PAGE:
In practical terms, this means the One X can handle just about everything you throw at it, including high-definition video, multitask and not bog down like so many other Android phones.

Thanks in part to a meaty 1,800mAh battery the One X doesn't have to be recharged every few hours despite the multi-core processor and big screen. I enabled all the social media stuff to update in the background, browsed websites, sent and received email, talked over 3G and connected via Wi-Fi, and found the phone would easily go through an entire day before recharging. The flipside of the big battery is that it takes a while to fill up again.

Sense on Ice Cream Sandwich

The One X comes with the latest iteration of Google's Android operating system, 4.0.3 which is code-named Ice Cream Sandwich or ICS, continuing a long-running dessert theme of version monikers.

ICS isn't a radical departure from earlier Android versions like Gingerbread but it does add refinement in the looks and performance departments, and some new features such as being able to search emails, near-field communication (NFC) for close-quarter data sharing, better camera software and social networking that integrates with the contacts book, like Windows Phone 7 does.

One ICS feature that was fun to use for five minutes was the face recognition screen lock. The One X asks you to look at the 1.3Mpixel front-facing camera and learns what you look like, so you only need to stare at the phone to unlock it.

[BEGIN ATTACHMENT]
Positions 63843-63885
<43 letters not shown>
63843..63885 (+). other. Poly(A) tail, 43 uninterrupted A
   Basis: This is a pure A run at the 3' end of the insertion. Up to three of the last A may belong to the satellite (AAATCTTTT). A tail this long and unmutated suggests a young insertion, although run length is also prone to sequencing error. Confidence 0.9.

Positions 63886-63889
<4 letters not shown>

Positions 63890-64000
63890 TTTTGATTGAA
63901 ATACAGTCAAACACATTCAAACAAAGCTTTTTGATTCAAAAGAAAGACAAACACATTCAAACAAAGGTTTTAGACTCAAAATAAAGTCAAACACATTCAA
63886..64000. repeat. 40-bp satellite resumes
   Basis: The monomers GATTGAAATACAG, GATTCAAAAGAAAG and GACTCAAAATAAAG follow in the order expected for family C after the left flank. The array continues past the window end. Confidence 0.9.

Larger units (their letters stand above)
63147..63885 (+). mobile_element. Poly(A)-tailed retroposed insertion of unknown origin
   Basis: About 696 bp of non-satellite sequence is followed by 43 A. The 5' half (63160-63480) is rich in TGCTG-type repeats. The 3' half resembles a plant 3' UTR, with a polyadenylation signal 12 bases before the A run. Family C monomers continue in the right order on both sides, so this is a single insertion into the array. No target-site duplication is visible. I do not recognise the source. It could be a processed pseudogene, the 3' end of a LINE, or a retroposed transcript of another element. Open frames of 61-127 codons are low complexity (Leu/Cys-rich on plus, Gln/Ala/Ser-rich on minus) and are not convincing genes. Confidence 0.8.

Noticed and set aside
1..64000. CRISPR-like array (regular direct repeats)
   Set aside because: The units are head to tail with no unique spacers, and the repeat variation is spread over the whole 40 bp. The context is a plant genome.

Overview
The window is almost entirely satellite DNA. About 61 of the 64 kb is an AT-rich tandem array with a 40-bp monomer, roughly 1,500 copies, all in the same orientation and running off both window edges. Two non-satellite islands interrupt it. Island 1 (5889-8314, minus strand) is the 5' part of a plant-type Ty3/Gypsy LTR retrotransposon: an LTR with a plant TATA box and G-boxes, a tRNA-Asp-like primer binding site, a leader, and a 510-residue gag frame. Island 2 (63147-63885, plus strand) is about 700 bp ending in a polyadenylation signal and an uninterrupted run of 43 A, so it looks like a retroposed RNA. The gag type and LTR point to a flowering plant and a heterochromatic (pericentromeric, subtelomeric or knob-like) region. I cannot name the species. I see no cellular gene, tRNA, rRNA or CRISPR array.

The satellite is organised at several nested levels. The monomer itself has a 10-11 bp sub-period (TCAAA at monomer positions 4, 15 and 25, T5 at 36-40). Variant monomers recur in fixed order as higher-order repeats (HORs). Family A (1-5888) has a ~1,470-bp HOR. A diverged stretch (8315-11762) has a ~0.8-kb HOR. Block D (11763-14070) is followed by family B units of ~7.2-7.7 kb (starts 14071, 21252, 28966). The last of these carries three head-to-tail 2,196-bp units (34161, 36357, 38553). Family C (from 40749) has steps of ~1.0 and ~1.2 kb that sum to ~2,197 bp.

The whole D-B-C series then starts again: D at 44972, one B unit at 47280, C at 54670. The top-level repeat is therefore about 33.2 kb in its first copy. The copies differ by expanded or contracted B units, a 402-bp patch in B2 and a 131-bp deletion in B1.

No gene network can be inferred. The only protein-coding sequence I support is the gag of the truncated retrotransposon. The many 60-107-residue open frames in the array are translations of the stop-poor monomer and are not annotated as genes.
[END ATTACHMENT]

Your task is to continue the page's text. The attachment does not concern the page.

I turned it off soon though, as you have to first press a button to wake the phone, then move a ring on the screen to get to the face recognition lock and remember to hold the phone straight, and take off your hat otherwise the One X doesn't want to know you. Face recognition lock doesn't work when it's dark either. Not-quite-there-yet-technology in other words. The front-facing camera is does make for good quality video calls though in 720p high definition.

HTC adds its own custom user interface called Sense and the One X comes with the new version 4.0. I'm a fan of Sense and 4.0 makes it better; the Car mode puts the One X display in landscape mode, with big easy to see icons for hands-free driving and smartphone use for instance and the big bundle of apps work well and are useful.

Where HTC misses the X

The slimness of the HTC One X is marred by the camera lens jutting out at the top. It's not as prominent as the camera in the Nokia N8 with a Xenon flash and large sensor, but the imaging unit in the One X is quite exposed and the lens could get scratched.